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2.2.5. C Blocks
Category
Series 90-70
Series 90-30
PACSystems
C toolkit used to
develop
GFK-0646
GFK-0646
GFK-2259
Bits
16-bit blocks
16-bit blocks
32-bit blocks
Compiled block
extension
.exe or .sta
.exe
.gefelf
Maximum size
64,000 bytes
81,920 bytes
Limited only by available user memory.
Note: By default for any C block, if its size is greater
than 256 KB, a validation error takes place. This may
be prevented by right-clicking the C block, choosing
Properties and, in the Inspector, setting the Check
Size Limits property to False. This, however,
introduces the risk of memory fragmentation.
Importing
Cannot import
blocks developed for
PACSystems or
Series 90-30
Cannot import
blocks developed
for PACSystems or
Series 90-70
Cannot import blocks developed for Series 90-70 or
Series 90-30. They must be recompiled with a .gefelf
extension.
Name property
Up to 7 characters
long
Up to 7 characters
long
Up to 31 characters long
Check Size
Limits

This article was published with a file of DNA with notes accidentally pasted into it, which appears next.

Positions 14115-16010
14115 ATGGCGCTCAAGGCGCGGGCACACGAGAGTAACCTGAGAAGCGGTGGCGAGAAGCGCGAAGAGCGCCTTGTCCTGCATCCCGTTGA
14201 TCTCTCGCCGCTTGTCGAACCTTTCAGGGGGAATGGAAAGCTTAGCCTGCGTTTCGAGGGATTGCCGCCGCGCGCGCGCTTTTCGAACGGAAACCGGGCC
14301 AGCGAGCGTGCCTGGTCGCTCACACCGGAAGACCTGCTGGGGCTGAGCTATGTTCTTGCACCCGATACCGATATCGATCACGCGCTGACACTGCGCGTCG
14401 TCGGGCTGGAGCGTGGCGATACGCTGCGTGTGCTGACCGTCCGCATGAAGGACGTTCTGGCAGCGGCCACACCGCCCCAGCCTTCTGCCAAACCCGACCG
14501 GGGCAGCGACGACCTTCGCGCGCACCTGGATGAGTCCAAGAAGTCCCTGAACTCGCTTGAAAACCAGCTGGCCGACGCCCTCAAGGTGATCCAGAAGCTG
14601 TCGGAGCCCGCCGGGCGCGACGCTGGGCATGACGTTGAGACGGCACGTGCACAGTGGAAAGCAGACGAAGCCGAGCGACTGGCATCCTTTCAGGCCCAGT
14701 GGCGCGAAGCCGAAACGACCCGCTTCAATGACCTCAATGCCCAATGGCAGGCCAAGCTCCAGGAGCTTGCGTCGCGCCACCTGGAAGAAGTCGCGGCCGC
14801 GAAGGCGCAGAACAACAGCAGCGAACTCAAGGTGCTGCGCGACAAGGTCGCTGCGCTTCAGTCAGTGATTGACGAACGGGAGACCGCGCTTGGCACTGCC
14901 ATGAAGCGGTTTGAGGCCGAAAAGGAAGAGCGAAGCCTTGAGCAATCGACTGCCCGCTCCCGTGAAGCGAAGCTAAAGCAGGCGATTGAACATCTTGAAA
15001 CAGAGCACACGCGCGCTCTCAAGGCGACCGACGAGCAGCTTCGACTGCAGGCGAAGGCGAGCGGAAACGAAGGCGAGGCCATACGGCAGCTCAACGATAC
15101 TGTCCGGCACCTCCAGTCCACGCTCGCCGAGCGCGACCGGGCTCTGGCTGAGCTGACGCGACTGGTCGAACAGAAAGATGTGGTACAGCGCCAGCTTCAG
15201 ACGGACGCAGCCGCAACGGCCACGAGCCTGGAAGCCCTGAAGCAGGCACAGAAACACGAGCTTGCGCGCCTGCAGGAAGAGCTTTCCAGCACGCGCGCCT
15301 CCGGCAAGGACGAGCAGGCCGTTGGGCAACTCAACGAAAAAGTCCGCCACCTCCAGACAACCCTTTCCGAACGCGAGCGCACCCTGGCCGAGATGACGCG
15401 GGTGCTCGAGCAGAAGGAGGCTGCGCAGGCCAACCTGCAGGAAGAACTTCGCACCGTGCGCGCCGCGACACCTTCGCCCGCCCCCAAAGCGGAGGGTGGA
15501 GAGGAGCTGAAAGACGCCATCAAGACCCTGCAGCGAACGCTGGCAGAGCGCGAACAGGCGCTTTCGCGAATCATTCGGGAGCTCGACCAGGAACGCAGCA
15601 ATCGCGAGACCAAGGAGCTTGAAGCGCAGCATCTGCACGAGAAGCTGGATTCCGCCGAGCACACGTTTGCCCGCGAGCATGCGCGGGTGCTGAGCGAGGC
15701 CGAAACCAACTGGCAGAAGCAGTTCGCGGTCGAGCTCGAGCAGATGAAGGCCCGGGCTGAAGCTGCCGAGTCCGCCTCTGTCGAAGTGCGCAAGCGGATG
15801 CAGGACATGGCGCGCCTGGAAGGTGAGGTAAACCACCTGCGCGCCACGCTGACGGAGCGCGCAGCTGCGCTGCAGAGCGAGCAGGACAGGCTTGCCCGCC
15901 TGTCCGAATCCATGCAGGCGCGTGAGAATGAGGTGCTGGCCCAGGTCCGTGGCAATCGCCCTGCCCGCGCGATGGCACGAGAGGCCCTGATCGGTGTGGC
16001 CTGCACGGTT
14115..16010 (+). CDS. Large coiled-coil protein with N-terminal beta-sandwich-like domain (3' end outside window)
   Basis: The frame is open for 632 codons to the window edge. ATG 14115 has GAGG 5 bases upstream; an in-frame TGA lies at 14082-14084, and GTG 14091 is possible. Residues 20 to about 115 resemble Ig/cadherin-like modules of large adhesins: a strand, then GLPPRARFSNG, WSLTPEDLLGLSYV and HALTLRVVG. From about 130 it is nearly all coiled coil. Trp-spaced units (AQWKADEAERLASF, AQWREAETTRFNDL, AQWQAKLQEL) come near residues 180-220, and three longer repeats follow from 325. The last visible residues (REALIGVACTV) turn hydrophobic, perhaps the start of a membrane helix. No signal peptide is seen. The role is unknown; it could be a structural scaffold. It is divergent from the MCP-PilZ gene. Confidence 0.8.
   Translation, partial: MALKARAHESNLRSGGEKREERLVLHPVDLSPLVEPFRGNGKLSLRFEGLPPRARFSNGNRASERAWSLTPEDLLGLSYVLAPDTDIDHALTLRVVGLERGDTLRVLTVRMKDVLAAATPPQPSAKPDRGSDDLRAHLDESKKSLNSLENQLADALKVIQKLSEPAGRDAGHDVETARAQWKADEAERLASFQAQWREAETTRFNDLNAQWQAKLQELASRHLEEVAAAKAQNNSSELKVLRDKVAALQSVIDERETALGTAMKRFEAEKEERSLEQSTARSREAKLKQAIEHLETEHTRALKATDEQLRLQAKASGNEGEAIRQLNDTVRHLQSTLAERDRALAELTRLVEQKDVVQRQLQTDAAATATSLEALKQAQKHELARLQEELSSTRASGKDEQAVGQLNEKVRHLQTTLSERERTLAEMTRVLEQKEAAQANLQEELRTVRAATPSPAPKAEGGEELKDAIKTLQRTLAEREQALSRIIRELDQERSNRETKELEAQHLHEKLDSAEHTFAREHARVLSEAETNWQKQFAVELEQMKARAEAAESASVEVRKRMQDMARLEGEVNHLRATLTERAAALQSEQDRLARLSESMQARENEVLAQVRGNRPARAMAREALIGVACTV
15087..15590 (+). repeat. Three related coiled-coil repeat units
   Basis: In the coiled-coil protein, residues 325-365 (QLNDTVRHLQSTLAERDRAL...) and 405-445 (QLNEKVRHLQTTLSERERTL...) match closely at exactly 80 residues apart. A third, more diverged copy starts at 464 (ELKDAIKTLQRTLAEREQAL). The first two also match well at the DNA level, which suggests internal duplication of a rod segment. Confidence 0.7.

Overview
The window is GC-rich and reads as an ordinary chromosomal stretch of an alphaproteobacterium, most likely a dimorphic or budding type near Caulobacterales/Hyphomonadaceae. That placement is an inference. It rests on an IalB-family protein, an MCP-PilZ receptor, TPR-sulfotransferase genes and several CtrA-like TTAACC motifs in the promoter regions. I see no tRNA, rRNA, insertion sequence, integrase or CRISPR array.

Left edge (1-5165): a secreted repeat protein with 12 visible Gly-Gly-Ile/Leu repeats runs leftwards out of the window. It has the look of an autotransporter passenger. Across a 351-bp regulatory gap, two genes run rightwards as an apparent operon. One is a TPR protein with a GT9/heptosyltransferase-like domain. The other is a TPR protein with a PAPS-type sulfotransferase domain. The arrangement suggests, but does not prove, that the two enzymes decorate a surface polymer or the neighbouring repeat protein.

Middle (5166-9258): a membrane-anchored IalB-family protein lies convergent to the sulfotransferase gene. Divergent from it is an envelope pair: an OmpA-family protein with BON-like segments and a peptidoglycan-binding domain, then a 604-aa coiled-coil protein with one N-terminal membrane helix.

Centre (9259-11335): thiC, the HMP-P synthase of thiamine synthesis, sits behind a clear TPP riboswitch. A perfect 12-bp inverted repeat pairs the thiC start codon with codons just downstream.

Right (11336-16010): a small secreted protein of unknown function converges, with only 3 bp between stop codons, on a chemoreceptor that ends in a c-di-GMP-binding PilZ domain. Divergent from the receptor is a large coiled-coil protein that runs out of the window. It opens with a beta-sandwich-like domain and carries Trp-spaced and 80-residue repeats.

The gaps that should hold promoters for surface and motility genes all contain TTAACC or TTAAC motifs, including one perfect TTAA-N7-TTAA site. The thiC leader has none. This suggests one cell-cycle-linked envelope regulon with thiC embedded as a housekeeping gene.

Not supported.
Not supported.
Supported.
Third-party VME
interrupts
Supported.
Not supported.
Replaced with Module interrupts
Module interrupts
Not supported
Not supported.
Selected from the list of Triggers when you schedule
the block. First, configure the module in the
Hardware Configuration; then set a module's
interrupt ID in the Interrupts tab of the Parameter
editor.
Number of
defined
parameters
0 through 7
input/output pairs.
Must have as many
inputs as outputs.
Not supported.
Input: 0 through 63.
Output: 1 through 64.
Does not need to have as many inputs as outputs.
Optional
parameters
optional in the
CALL to the C
block
Not supported. You
must supply a value
for every defined
parameter.
Not supported.
Machine Edition enables you to leave the value of
any parameter blank. It is your responsibility to
ensure the C block uses an acceptable default value
and no run time error occurs.